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Alleged ‘affair’ raises stakes for French president

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Allegations that French President Francois Hollande is having an affair with an actress come at a bad time as he prepares to showcase efforts to tackle the country's economic and social woes.

Already unpopular in the opinion polls, Hollande, who has yet to win his bet to reverse the trend in unemployment, is now under attack in his private life.

The French president, 59, who officially lives with his partner Valerie Trierweiler, has not denied the relationship with 41-year-old actress Julie Gayet but reacted furiously to Friday's publication of the allegation in Closer magazine.

He threatened legal action over what he called a violation of his right to privacy.

"It's a real passion that has... turned their lives upside down and makes them take insane risks," Closer said in a special edition Friday detailing the president's alleged infidelity.

The timing of the alleged affair is particularly bad for the French president.

A combination of pictures shows French actress Julie Gayet before a screening at the 65th Cannes fil...
A combination of pictures shows French actress Julie Gayet before a screening at the 65th Cannes film festival in Cannes on May 25, 2012, and France's President Francois Hollande at the Elysee Palace in Paris on December 5, 2013
Valery Hache, Thomas Samson, AFP

Hollande, whose popularity ratings have hit record lows in recent months, had been expected to use his bi-annual press conference on Tuesday to announce a new strategy aimed at lifting France out of its economic difficulties.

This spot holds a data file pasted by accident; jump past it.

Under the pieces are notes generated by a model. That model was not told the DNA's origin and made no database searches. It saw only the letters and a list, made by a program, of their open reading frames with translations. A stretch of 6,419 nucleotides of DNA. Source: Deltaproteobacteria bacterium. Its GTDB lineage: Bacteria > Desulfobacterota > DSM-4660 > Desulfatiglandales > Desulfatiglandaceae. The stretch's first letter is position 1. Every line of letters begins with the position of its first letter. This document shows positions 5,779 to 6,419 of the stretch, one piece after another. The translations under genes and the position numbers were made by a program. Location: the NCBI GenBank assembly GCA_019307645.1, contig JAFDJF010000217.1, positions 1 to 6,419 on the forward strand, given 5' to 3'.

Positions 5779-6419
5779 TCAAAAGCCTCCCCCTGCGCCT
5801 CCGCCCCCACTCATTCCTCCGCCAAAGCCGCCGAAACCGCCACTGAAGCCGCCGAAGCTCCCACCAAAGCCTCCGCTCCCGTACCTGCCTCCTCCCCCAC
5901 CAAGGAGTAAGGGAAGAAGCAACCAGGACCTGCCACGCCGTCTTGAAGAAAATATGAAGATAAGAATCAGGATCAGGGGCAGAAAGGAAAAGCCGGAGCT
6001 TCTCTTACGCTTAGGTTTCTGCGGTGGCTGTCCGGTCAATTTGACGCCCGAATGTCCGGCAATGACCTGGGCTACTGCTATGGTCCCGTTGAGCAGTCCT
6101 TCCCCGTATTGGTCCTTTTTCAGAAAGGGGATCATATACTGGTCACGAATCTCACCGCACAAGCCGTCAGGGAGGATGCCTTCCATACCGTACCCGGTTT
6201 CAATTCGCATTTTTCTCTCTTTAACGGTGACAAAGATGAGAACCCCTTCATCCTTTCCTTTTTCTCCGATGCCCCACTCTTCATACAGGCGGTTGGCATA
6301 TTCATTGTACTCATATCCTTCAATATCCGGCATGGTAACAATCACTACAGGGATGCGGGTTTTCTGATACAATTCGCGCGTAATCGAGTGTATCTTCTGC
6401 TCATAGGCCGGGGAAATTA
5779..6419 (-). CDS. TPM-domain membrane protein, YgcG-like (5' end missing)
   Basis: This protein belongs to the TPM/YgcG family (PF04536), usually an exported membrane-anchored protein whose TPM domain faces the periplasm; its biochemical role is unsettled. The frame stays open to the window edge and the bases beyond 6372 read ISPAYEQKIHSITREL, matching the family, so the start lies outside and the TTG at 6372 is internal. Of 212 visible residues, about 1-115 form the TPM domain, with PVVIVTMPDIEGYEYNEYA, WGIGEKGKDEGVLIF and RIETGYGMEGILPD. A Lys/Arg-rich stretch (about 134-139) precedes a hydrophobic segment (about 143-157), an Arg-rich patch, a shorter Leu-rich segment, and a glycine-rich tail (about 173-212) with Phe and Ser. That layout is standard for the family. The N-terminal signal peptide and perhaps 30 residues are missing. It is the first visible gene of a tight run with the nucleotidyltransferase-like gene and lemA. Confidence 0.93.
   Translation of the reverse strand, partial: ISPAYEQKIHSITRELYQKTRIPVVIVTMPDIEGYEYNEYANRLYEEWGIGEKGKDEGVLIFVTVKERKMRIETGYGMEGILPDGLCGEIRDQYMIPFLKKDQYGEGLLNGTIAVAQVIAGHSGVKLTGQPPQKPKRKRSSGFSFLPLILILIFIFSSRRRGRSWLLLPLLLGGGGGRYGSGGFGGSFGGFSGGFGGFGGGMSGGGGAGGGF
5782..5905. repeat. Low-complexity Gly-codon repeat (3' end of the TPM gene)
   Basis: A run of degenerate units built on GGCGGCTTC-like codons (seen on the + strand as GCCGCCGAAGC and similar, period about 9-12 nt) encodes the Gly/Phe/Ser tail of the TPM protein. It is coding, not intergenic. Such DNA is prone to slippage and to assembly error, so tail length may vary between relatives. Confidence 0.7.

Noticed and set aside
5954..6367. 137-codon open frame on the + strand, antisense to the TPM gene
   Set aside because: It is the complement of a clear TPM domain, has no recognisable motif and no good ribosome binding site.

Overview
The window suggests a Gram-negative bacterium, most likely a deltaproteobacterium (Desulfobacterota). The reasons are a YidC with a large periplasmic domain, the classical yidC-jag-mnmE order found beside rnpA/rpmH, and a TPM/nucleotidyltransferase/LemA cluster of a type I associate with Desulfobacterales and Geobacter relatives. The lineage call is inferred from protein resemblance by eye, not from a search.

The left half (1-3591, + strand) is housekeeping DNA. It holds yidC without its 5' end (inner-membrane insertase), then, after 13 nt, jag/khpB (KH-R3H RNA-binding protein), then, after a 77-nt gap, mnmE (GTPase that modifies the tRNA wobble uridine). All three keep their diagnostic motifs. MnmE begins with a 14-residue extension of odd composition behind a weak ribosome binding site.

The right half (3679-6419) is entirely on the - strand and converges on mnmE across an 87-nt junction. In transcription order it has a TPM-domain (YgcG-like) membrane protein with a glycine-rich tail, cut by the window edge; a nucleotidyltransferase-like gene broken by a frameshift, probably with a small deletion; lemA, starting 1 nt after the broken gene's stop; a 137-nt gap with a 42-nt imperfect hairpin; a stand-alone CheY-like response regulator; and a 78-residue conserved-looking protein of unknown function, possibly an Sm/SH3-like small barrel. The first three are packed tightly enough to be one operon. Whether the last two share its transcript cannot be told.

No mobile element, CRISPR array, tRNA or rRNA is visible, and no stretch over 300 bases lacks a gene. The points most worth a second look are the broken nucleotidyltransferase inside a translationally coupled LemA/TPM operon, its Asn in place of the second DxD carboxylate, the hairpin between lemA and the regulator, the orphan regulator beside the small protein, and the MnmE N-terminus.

He was due to outline the "responsibility pact" he is offering a disgruntled business community whereby companies would benefit from lower labour taxes in exchange for job creation.

The number of France's unemployed rose to 3.29 million in November, even though Hollande claimed in October he had met his electoral pledge to halt the rise in joblessness by the end of 2013.

Closer's article, which describes a president travelling at night on the backseat of a scooter to see his lover, could spoil Hollande's new year, newspapers warned.

Tuesday's press conference was "expected to mark a political resurgence by confirming the social-democratic shift" the president hinted at in his New Year address, L'Est Republicain said in an editorial.

"But all eyes will now be on the president's reaction" to the alleged affair, it said.

Hollande, who intended to have what he called a normal presidency, has since his election had to walk a fine line between his private and public life after his companion Trierweiler tweeted her support for the local political rival of Segolene Royal, Hollande's ex partner and mother of their four children.

"Private affairs are resolved in private. And I have told this to those close to me so they can scrupulously accept this principle," Hollande said in a bid to defuse the crisis.

But he later told the people magazine Gala in October 2010 that Trierweiler was "the love of my life," a woman the Americans call "the first girlfriend," making official his relationship with the journalist.

Such scrutiny of the president's private life was unthinkable several years ago, as the French media had shown almost complete discretion about the privacy of politicians.

Former president Jacques Chirac is believed to have had many extra-marital conquests, as did his predecessor Francois Mitterrand, who even had a daughter born to a mistress.

But much of this has been swept under the carpet as France's media is subject to strict laws on invasion of privacy, which can be punished with a year's jail and a fine of 45,000 euros ($61,000).

Closer's allegations are "catastrophic in every possible way for Francois Hollande," L'Alsace newspaper commented.

"French people thought he was occupied by his duties, devoting every moment to getting the country back up. And as the results are not there, they then learn that the president of the republic has time to woo an actress."